Wednesday, 9 November 2011

Draft Revit NBL Content - Review Part 1

The NBS have released a preview of the first set of content for the National BIM Library which can be downloaded using THIS HYPERLINK see also Draft content now available for comment  for the Linked-In site where you can leave your comments for the NBS.  

This content contains a sub-set of door, wall and partition objects in IFC and Autodesk Revit 2012 format. There is a note stating that “We’ve also had comments already mainly about naming convention, so what is presented here will probably not be the final naming convention that is released. We’d also really appreciate comments on the depth of content within the objects and the functionality of geometric parameters.”

So the question is why release this for comment when the fundamental issue of a naming convention has not been addressed?

Here is one wall system family


These Basic Wall descriptions in Camel Text format are extremely difficult to read and need underscores, spaces or minus signs between to make them easier to understand. Camel text is fine for programmers using variables when writing programs, but is totally inappropriate for use as a description of a Revit system family.

Take a look below and see which ones are easiest to read


nbl_Ext Blk Cavity CBP Brd Tmbr Frm Insu Dry Lng MF



Let’s see if we can decipher the meaning of the descriptions and how intuative or not the naming is?

Ext = External
Blk = Block
Cavity = Cavity
Insul = Insulation
FF = I have not got a clue?
CBPBrd = Ummmmm something Board
TmbrFrm = Timber Frame
DryLng = Dry Lining
MF = Umm what can be on the inside face called MF
The order appears to be from outside face to inside face so why is MF behind the DryLng?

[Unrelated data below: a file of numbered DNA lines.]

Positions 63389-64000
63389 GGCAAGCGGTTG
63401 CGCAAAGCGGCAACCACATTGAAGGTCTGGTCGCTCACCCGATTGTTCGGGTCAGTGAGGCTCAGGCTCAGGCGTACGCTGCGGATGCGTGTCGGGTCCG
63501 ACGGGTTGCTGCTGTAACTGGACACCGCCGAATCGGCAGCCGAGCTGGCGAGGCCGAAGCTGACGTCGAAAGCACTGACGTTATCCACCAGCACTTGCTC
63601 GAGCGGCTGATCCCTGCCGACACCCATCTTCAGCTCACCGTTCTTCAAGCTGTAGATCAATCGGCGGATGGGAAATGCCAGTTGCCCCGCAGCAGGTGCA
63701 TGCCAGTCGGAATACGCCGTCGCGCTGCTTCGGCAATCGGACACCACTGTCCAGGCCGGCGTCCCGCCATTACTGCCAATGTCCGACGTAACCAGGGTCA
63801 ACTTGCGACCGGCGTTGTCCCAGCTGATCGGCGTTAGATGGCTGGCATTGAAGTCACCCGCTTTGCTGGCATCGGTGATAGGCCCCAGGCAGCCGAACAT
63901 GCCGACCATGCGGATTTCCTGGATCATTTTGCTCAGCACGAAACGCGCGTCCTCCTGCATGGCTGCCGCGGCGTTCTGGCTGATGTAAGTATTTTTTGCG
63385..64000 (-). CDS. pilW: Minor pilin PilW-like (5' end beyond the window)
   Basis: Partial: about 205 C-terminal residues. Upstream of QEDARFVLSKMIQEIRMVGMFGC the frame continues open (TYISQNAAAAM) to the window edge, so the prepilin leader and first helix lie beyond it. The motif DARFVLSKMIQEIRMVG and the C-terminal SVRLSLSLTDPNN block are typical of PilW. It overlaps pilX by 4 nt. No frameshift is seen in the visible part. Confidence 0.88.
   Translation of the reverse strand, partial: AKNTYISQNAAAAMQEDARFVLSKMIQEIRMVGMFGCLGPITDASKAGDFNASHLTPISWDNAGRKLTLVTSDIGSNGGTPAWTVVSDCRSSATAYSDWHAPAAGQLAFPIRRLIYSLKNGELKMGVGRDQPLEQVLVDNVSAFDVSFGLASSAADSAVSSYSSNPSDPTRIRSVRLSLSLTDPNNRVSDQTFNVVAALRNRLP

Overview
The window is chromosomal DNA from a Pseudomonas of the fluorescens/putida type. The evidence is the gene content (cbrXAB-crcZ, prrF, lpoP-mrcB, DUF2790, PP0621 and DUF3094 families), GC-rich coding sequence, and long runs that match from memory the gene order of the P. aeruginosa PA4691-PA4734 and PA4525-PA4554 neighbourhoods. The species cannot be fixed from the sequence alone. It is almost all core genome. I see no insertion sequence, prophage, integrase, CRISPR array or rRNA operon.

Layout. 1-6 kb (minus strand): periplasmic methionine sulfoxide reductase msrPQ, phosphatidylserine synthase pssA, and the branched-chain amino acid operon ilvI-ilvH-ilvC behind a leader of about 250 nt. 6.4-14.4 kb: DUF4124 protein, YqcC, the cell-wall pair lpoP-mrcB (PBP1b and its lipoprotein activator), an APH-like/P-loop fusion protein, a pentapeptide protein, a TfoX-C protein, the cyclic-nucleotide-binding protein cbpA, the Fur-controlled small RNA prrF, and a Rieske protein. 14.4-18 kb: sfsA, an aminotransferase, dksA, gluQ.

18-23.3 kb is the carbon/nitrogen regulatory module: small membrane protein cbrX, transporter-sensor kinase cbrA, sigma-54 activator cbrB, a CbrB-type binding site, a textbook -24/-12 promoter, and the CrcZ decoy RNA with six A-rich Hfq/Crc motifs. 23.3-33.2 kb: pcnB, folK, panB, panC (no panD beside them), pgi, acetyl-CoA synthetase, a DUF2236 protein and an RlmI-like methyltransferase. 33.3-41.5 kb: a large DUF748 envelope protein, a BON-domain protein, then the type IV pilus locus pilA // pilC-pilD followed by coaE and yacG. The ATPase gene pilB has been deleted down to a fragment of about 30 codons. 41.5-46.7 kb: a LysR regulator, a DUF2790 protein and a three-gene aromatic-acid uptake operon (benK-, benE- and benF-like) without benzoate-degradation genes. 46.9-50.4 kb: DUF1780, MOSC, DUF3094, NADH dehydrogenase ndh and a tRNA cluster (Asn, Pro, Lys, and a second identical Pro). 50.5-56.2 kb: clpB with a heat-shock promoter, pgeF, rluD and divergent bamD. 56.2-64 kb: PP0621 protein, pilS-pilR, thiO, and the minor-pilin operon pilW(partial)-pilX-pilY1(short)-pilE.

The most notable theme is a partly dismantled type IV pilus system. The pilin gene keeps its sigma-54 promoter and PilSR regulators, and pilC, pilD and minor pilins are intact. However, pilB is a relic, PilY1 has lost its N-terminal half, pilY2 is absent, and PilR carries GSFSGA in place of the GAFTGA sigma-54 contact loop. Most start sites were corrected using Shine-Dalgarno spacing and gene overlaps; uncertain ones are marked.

Looking at one of the example files it appears that MF = Metal Frame ….. So what about Dabs?

Looking at nbl_ExtBlkCavityInsulFFBlk

Looking at the Edit Assembly dialogue I can’t see what FF is supposed to signify in the description?

The Material for the Thermal/Air Layer is nbl-RockWallBatts now that’s a trade name should it not be Mineral Wool?

The materials follow the same camel text format which would also benefit from the inclusions of spaces, hyphen, or underscores to make them more legible.

Aggregate Concrete Blocks as opposed to what?

We are once again on how to differentiate between Aircrete, lightweight, medium and dense concrete blocks see my blog post about Revit System Wall Families for the UK and their various properties and materials. 

Looking at nbl_ExtBlkCavityInsulPFBBlk

By inspection of the Materials one can see that PFB = Polyisocyanurate Foam Board


So looking at the Edit Assembly dialogue the Insulation is nbl_RockWallBatts

Now isn’t Rock Wool a trade name for mineral wool? and how does this equate to the FF in the description?
This is going to take a little time to unravel because it’s poorly put together and not correctly documented. What would have been excellent would have been a guide to the naming convention being used, even if it's going to be changed.

Ralph Pullinger and I were in the process of building a catalogue of all the different UK wall types when the NBL was announced and I was hopeful that the NBL would be constructed methodically, that currently does not appear to be happening.

Within the examples released there are many wall types that are not popular and basic traditional wall types that are missing.

The spreadsheet that I created scoped out all the various materials and forms of construction that have been used since the Victorian era. Once you have completed that task and have all that information then you can establish just what terms you actually need to build an adequate naming convention and a System Wall Family.

I provided our research to the NBS so why has this not been taken into account before the release of this content for review?


Anonymous said...


FF is Full Fill

PP is Partial Fill

Anonymous said...

Wow good luck trying to sort through those type names in the properties panel. Its going to be a nightmare trying to pick the right wall to use when you only see the first few letters of the type name.

Anonymous said...

The point of using abstracted type names is so in need, as evident in the lack of communication/usefulness the naming convention exhibits. Type Names have to be shorter than these!

Names are supposed to communicate yet these go way overboard, into Confusication.

Try explaining these to end users who haven't memorized every possible abbreviation and tell us how that goes.